December 18, 2016

   Mirrors For Psychic Warfare have announced plans to return to Europe in January 2017, following a jaw-dropping performance at Roadburn Festival earlier in the year. Along with Sanford Parker, who will also be performing his solo experimental electronic set. There are 22 shows in all, including a visit to the UK, starting on January 12th in Hamburg – and you can watch a trailer for these dates below…
   Mirrors For Psychic Warfare is the collaboration between Neurosis’ Scott Kelly and Buried At Sea’s Sanford Parker. The band released their self-titled debut – a sonic manifestation of insomnia, complete with the tossing, turning, and perennial dread that comes with facing a new day – earlier this year via Neurot Recordings. The five songs that comprise Mirrors For Psychic Warfare lurch and pulsate across a sullen, desolate landscape with an almost curious obsessiveness. You can hear in full at their bandcamp.
   Anyone who has lowered their ear into the chasm of sound between metal and industrial in the last couple of decades will most likely have come into contact with Parker’s work. Perhaps through the bands and projects in which he is or has been involved as a musician: the doom-prophesying powerhouse Buried At Sea, the extreme-sound fraternisation, Corrections House, or perhaps the doom/post-metal shamans Minsk. Or maybe via the sheer volume of the releases to which he skilfully brought his very own toxic sound as a producer or sound technician. In this capacity, the name-dropping begins with Pelican, Eyehategod, Rwake, and Voivod and carries on far beyond YOB, Lair Of The Minotaur, and Wovenhand. In many cases (Minsk, Corrections House, Twilight, YOB, Blood Ceremony), he even combined the two areas of activity in an interdisciplinary radicalisation of sound both through the amps and behind the mixing desk.
   In a way, this material is the translation of doom into the methods of electronic music. A concept work of cross-genre, dystopian music that builds on the loops and sequencer programs of industrial, but shuns purely linear song structures in favor of instrumental storytelling, the development of which expands a track into an entire world of sound. In the process, Parker knowingly invokes American and British industrial traditions, but equally, his microscopic detail work – primarily observable in the harmonics – could easily have come from German avant-garde electro institutions such as Raster-Noton or Mille Plateaux. These ideas manifested themselves in his solo album of this year, Lash Back, which imposes itself on the contemporary extreme music scene like the black monolith in Kubrick’s Space Odyssey – unassailable, incomparable, and perfect in form. Listen to the record in full at bandcamp.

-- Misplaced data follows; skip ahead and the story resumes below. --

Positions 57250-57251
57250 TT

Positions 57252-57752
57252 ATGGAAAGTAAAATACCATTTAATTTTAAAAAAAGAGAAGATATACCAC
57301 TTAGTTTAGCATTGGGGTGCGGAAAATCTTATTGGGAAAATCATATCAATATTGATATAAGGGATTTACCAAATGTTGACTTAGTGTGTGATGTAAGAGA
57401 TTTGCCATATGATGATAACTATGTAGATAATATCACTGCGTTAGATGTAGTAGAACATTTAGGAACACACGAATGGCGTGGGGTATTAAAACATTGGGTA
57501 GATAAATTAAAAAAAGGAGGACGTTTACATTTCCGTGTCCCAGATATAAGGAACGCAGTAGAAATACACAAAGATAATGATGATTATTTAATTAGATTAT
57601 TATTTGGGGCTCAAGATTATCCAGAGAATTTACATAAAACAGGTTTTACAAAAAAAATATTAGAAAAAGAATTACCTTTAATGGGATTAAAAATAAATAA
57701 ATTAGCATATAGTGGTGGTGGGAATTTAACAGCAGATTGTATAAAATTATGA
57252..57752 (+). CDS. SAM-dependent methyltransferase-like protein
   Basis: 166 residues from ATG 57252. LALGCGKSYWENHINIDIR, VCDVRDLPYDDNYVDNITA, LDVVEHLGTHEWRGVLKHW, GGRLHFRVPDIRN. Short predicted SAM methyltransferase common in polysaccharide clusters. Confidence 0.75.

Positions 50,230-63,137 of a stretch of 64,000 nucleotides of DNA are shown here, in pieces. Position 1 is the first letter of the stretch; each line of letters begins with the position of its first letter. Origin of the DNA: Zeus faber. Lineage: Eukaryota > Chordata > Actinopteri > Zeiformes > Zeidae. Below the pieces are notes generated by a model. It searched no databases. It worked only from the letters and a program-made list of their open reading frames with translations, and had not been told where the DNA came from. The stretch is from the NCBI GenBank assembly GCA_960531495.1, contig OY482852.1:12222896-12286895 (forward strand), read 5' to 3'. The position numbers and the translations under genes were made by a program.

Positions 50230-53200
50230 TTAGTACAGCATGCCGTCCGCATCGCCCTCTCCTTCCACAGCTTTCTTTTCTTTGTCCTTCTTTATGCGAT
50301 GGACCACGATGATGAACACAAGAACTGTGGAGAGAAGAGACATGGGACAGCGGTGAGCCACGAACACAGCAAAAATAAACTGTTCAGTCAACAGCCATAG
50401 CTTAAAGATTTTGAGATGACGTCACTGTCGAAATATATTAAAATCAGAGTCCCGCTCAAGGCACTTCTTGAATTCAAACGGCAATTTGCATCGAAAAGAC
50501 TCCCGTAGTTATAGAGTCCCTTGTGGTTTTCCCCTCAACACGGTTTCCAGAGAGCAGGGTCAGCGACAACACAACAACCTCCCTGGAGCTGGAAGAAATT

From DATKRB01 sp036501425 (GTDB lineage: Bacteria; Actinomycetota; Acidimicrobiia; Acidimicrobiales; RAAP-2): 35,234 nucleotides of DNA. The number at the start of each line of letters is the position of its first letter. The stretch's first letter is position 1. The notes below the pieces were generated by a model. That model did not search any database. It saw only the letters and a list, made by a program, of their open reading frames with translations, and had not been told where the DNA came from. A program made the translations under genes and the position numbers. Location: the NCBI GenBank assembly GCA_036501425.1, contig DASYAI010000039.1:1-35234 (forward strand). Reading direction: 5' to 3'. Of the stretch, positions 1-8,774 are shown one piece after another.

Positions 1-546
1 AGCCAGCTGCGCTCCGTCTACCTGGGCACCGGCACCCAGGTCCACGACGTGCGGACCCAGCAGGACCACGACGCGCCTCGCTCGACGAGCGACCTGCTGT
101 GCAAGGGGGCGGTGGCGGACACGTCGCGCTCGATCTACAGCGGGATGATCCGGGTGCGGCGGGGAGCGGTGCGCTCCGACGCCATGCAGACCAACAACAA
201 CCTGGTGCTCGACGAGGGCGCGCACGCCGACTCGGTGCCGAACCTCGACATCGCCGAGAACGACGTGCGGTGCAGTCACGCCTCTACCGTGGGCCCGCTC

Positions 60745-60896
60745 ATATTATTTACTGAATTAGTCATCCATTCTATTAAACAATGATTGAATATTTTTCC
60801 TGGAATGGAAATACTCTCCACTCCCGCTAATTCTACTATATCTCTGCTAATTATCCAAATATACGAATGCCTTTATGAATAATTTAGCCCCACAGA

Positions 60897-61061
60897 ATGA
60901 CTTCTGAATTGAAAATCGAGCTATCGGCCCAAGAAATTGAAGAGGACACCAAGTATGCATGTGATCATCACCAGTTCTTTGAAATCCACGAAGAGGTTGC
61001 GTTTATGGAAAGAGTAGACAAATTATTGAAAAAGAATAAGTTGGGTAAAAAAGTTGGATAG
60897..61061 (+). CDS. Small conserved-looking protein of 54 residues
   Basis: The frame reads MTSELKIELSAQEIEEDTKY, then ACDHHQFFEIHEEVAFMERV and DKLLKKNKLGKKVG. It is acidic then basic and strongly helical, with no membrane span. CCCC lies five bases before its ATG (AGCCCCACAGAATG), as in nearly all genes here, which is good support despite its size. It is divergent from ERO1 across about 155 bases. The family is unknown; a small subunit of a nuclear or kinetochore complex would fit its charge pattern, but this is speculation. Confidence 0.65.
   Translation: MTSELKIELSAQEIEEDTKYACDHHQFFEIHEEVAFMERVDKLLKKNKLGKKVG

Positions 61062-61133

12.01 – GER, Hamburg, MS Stubnitz
13.01 – NL, Rotterdam, Worm
14.01 – NL, Amsterdam, OCCII
15.01 – BE, Antwerp, Het Bos
16.01 – FR, Paris, Espace B
17.01 – UK, London, Underworld
19.01 – GER, Oberhausen, Druckluft
20.01 – GER, Berlin, Berghain Kantine
21.01 – PL, Warsaw, Beerokracja
22.01 – PL, cracow, tba
23.01 – CZ, Prague, Klub 007 Strahov
24.01 – HU, Budapest, Dürer Kert
26.01 – CH, Zurich, Ziegel Oh Lac
27.01 – IT, Brescia, Circolo Colony
28.01 – CH, Luzern, Industriestrasse
29.01 – CH, Bern, Dachstock
30.01 – AT, Bregenz, Between
31.01 – AT, Vienna, Arena
01.02 – AT, Linz, Kapu
02.02 – GER, Leipzig, UT Connewitz
03.02 – GER, Dresden, Scheune
04.02 – PL, Poznan, LAS
“Parker’s ability to invoke foreboding tones and textures enhances the ritualistic features, bringing MPFW closer in line with Jef Whitehead’s defunct project Lurker Of Chalice than Corrections House…the psyche rattling tension they maintain is as unnerving as it gets.” – METAL HAMMER
“Imagine a broken mirror on the floor, one shard catching your eye, reflecting a warped, spectral veil emanating from those motherships when at rest, like exhaust pipes slowly bellowing, and a mist created by gradually subsiding engine heat.” – ZERO TOLERANCE
“Kelly and Parker deal in a form of debased, defeated industrial future-folk, a zoned-out space cluttered with crunching metallic debris. Some of the quieter moments skirt the dreaded dark ambient category – but that subgenre always seems to suggest hokey cyberdelic techno-sabbats or the Hellraiser sequel in which chief Cenobite Pinhead sashays around on a spaceship. By contrast Mirrors For Psychic Warfare seed concerns about depleted stocks of tinned food and the likelihood of typhoid.” – WIRE
“Sanford Parker shedding layers until there’s only his bare heart exposed – heart, as in a dark powerful engine, an inhuman mechanical contraption pumping oil to his moving limbs.”
“As if to ask how much more sonic punishment you can take, Parker saves his most abstract piece for last. The charmingly-titled ‘Sheep Slaughter’ verges on the sadistically nightmarish sounds of noise artists such as Prurient, although it does include quieter, calmer gaps in between the barrages of nastier noises. Thanks to this metal interloper, electronica just got a whole lot heavier.” – THE PLAYGROUND
“Sanford has found yet another genre that he is able to master and make his own.” – AVE NOCTUM
“Lash Back is not a welcoming record. There aren’t many comparable acts who are so visceral and angular, but it’s a rewarding listen and another success for Parker, who has found another avenue in which to excel. For anyone following his work this is more than worth your time, and for metal fans who are intrigued by electronic music, this may scratch an itch you didn’t know you had.” – THE MONOLITH

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